Writers and strategists create value when celebrating the thought leadership of others.
At my core, I’m a writer.
This phrase plays a key role in my identity and personal branding. It’s what I share with people meeting me for the first time. You’ll also see it across much of the marketing collateral promoting my creative services via SR Media.
While I work frequently as a maker, strategist and project manager, it’s my writing that unites the brand campaigns and interactive marketing projects that I help build, design and implement alongside designers and hackers.
I’m also an experienced, long-form writer and my stories have been published in QZ/Atlantic Media, Fast Company and NY Mag among other major outlets.
In long-form, I aim to advocate innovative work and share thought leadership from disruptors in business, culture, design, science and technology.
Arguably, that’s the spirit driving much of my writing. I want to advocate the great work of the artists, business leaders, designers, developers I discover and meet on a regular basis. Sometimes, the people I first meet as a media writer also become valued collaborators.
Thanks to social media, advocacy is something many of us practice on a 27/7 basis without any extra effort. We re-tweet, become Facebook friends and add links to Pinterest boards to promote the enterprises, people, products and services we admire and support.
Yet, using your blogs, digital platforms and websites to solely promote yourself, your products, your services, rapidly becomes target marketing and like all marketing the struggle is to become sticky and grab hold of a viewer’s attention.
Recently, while watching a webinar on best practices for LinkedIn Company Pages, some of the key strategies toward building brand awareness, lead generation and engagement focused on sharing industry articles and thought leadership from respected peers. I still remember the anecdotal example shared by LinkedIn Content Managing Manager Alex Rynne. Basically, on LinkedIn, or any of your platforms for that matter, you do not want to be that person at the party who only talks about him or herself.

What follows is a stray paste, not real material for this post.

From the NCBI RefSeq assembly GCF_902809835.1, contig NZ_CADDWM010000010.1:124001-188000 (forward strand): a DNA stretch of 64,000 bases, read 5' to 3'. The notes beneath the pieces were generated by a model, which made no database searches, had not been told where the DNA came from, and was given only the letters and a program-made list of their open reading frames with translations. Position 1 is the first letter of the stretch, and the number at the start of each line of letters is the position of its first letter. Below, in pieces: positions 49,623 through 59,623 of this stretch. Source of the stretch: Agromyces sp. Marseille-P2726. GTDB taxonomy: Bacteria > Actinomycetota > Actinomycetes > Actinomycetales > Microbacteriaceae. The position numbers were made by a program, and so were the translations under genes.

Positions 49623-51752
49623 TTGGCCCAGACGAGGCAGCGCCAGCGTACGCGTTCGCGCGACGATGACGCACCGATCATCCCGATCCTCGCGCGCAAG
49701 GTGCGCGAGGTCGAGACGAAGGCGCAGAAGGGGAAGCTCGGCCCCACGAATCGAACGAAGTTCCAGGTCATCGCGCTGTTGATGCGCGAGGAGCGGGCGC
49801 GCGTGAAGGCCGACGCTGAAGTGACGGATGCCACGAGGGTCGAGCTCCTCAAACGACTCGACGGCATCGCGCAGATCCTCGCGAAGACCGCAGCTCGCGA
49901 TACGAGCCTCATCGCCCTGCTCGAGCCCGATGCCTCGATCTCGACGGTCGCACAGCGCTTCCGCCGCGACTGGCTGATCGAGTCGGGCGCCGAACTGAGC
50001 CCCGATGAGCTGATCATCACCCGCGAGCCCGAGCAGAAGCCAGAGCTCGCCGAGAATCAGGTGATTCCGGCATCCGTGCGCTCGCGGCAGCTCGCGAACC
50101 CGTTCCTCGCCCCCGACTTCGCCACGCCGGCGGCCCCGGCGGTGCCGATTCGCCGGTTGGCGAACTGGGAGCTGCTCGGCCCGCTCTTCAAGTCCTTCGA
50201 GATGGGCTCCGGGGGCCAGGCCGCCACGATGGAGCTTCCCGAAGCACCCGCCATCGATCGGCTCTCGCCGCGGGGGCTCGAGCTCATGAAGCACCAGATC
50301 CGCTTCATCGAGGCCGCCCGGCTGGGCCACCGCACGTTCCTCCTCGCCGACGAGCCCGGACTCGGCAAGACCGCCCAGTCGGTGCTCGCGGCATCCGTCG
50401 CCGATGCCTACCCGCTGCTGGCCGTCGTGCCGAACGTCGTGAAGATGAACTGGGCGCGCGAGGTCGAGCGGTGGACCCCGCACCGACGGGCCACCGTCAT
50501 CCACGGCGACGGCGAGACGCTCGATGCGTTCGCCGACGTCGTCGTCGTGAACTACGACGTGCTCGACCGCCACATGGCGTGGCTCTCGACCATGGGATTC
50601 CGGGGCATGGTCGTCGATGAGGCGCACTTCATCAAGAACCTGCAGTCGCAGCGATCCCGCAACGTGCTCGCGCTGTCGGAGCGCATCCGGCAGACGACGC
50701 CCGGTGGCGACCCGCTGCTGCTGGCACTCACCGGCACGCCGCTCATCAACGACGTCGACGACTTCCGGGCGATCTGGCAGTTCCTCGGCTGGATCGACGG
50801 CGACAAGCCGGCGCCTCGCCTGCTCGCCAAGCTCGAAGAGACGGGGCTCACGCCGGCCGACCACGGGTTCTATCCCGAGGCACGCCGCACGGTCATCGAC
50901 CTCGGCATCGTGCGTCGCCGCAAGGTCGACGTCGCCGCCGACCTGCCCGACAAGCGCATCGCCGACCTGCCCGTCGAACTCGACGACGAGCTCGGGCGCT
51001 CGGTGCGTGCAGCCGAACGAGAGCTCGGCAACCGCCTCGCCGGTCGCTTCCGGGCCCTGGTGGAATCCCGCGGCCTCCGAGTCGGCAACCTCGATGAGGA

Actually, I’d like to take this LinkedIn Best Practice one step further. You build the most powerful network of advocates, colleagues, customers, influencers and partners when celebrating the thought leadership and work of others. More importantly, your network reflects how you live, work and create.
I’m still thinking about the incredible ideas and insights I shared from recent tech articles for Scripps/WCPO Insider. In a story on philanthropic innovation, Eric Avner, CEO and Chief Ambassador of the Cincinnati-based, philanthropic lab People’s Liberty, and Megan Trischler, Program Director at People’s Liberty, discuss how they are creating a new generation of social good entrepreneurs via a unique model of people-centered giving.
Michelle D’Cruz, who operates the community-centered design agency REVERB with her husband Leo J. D’Cruz, explains the creative and enterprise benefits when a company emphasizes diversity and inclusivity.
Listening to Michelle D’Cruz describe her shift from mainstream marketing work to providing strategy to arts organizations and humanitarian non-profits, I understand that I’ve met a fellow creative professional who embraces the incredible value of advocacy.
Someone who makes the effort to advocate the work of the people around them is someone with a spirit for discovery.
Someone who regularly celebrates the thought leadership of others is someone who also celebrates their collaborators and teams more than their own efforts.
Listen, I’m not telling anyone to diminish their own flagpole projects, hustle and quality work. I just know that my best work revolves around a high-quality team.
An advocate can quickly build a quality team of analysts, designers, developers and managers. Self-promoters? You know, those annoying party guests who only talk about themselves? The ones I meet seem to have a harder time attracting the best and brightest.
Slowly, steadily, I’m seeing my Instagram posts, Pinterest boards and tweets in a different light. It’s not solely about followers, friends and likes.
What are you reading? What are you cooking? What are you watching? Targeting and delivering customized ads is no longer priority one.
You are only as valuable as your collaborators. Who are you advocating? What are you sharing? That’s what people want to know.
High-quality writers and strategists promise to deliver valuable networks to clients, and nothing builds a strong network like advocacy.
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SR Media is a creative hub for diverse design, writing and strategy services. Let’s start a conversation and discover if my work can bring value to your projects.